Fans of Early Film: More Treasures from American Film Archives!

Discussion in 'DVD' started by PaulP, Aug 6, 2004.

  1. PaulP

    PaulP Producer

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  2. Brian Thibodeau

    Brian Thibodeau Supporting Actor

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    I saw some of the first edition playing in a big record store in downtown Toronto and was so amazed I asked the guy if I could use the remote to have a quick look at some of the other goodies contained therein, and he was kind enough to oblige. I didn't have the money then, and they didn't have any in stock on my next visit, so it's been wish-listed at Deep Discount for their next 20% off sale.

    The second volume is available there for pre-order at $58.48. This price might not be in effect, however, by the time of the next sale (presuming they even have one at Christmas this year).

    http://www.deepdiscountdvd.com/dvd.cfm?itemID=IMA002271

    Amazon's even a bit cheaper

    http://www.amazon.com/exec/obidos/tg...s=dvd&n=507846

    As is the Digital Eyes, where it's $54.95 with another $5 off if you use the code JULY2004 before Aug. 15.

    http://www.digitaleyes.net/Details.cfm?info=IMA002271
     
  3. PaulP

    PaulP Producer

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    Amazon's price will be $50 if you manage to get STL for it.
     
  4. Brian Thibodeau

    Brian Thibodeau Supporting Actor

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    Actually, I ended up going with the Digital Eyes discount, so it came to $49.95, and for nearly 9 hours of programming, that ain't bad.
     
  5. PaulP

    PaulP Producer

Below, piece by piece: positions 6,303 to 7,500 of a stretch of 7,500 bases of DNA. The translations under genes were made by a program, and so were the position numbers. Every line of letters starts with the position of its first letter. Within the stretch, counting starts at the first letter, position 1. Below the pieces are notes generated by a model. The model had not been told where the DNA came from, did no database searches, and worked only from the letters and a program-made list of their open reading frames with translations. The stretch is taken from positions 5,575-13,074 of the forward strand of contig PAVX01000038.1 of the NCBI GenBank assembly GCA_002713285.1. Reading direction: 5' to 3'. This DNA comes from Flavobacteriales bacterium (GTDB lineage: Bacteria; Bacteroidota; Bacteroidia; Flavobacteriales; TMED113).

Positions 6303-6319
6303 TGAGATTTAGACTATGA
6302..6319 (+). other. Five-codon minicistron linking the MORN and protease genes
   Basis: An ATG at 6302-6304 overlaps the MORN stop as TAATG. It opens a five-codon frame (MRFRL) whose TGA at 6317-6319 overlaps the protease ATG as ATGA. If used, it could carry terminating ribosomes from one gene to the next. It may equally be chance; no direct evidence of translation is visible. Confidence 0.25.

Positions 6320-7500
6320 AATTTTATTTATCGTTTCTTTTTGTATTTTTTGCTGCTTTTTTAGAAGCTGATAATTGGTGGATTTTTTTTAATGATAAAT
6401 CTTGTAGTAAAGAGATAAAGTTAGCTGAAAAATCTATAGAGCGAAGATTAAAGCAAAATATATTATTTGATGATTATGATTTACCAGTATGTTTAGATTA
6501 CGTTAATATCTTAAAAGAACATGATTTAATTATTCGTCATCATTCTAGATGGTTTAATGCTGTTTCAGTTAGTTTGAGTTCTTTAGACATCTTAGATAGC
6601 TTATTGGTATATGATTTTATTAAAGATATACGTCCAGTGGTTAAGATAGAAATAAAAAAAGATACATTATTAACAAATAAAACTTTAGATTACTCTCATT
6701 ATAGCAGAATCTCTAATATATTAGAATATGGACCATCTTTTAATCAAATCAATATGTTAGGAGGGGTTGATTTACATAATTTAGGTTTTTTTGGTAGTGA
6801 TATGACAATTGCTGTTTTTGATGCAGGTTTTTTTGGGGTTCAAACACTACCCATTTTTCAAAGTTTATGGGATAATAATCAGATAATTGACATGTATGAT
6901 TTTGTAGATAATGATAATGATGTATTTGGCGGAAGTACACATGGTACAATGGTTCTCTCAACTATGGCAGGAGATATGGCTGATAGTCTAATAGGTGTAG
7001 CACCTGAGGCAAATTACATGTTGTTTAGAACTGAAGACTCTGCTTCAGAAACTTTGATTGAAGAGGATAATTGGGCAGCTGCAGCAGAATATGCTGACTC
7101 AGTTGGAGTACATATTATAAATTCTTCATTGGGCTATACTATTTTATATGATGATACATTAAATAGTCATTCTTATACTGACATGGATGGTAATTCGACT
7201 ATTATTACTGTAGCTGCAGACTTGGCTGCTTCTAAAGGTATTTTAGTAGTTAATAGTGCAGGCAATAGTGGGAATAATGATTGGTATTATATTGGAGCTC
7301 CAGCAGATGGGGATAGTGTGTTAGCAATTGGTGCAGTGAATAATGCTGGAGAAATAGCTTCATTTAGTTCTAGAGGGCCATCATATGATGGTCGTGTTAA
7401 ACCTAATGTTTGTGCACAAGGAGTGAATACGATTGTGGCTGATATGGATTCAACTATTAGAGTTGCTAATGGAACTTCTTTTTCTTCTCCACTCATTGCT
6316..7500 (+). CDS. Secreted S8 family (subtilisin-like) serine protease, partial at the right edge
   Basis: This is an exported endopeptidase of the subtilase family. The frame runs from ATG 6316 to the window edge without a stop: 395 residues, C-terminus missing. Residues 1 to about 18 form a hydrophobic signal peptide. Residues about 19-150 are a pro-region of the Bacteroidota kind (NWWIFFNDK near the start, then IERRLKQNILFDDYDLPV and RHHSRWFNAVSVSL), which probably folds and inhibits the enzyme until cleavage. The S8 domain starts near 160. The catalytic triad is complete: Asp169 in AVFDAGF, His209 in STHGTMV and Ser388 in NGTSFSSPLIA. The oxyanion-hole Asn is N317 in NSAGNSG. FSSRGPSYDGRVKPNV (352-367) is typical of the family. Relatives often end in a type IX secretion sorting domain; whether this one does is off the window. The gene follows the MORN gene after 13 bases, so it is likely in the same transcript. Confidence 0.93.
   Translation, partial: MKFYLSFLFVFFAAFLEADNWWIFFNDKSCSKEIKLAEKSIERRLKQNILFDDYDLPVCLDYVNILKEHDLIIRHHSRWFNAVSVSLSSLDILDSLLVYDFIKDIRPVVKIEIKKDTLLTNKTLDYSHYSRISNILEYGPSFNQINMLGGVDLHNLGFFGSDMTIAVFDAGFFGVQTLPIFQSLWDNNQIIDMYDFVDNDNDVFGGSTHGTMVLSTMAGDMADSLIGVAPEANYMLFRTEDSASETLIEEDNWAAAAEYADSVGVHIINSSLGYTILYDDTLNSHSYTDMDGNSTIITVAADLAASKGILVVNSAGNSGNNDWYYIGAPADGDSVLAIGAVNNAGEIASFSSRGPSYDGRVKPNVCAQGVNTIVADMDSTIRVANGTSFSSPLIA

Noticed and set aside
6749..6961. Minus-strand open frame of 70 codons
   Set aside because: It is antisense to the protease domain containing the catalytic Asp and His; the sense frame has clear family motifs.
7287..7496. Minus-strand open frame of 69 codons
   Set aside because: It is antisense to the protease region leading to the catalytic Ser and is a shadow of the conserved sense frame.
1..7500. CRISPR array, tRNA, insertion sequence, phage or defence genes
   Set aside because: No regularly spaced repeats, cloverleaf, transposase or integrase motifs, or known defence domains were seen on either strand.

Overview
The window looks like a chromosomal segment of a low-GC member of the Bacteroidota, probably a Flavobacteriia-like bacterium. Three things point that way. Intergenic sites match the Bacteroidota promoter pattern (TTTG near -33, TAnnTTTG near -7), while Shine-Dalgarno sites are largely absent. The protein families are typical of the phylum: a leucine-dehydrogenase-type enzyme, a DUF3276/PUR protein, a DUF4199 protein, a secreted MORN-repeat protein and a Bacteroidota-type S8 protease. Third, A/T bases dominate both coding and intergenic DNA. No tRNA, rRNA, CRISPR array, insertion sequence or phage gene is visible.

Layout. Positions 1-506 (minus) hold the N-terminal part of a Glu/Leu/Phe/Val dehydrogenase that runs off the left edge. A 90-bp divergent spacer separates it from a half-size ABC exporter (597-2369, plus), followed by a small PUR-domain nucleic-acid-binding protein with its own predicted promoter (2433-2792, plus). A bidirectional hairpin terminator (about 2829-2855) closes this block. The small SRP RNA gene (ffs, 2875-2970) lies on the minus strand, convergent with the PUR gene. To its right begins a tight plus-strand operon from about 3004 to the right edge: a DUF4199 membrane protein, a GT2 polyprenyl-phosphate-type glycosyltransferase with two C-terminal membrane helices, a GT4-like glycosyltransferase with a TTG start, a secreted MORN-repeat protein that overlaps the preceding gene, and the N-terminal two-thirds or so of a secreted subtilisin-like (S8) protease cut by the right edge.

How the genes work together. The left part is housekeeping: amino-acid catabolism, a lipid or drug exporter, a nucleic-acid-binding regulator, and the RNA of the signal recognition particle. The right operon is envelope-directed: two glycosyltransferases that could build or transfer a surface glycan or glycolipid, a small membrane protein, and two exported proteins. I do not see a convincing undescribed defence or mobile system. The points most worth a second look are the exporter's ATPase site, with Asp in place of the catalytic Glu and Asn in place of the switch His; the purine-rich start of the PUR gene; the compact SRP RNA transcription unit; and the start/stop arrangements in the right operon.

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    Well I never ordered anything from them, so I don't know them, whereas Amazon, I've used them almost exclusively for 5 years. Still a nice deal, if they're dependable.
     
  6. Brian Thibodeau

    Brian Thibodeau Supporting Actor

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    Here's hopin'. It's my first time using them, but I've heard decent things.

    Can't wait to get the first set, too. Looking at the info posted over at www.filmpreservation.org only makes me hope that we'll one day see sets like these for early international film, particularly early European and Asian pieces. I guess pieces like the clip from 1921's LOTUS BLOSSOM, the "earliest known film from a Chinese American company," which is included in MORE TREASURES will have to suffice.

    I also noticed the inclusion of the prologue from THE PASSAIC TEXTILE STRIKE (1926, 18 min.), which I've long hoped I could see after reading about it in Kevin Brownlow's phenomenal book "Behind The Mask of Innocence: Sex, Violence, Predjudice, Crime; Films of Social Conscience in the Silent Era," which is arguably one of the greatest books on early social cinema ever written.

    The books in these sets alone look fantastic.
     
  7. PaulP

    PaulP Producer

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    Brian, you and I look like the only two people on this forum interested in this. I don't pretend to be very knowledgable in this area of film, but I find it fascinating and the first set is definitely worth owning. I also have Kino's The Movies Begin set, and that's another mind-blowing collection. It's basically the closest we will ever come to a time machine, and these early films allow us to go back to the 19th century! If that doesn't blow your mind, I don't know what will. And most of the films are very entertaining too, of course.
     
  8. Tory

    Tory -The Snappy Sneezer- -Red Huck-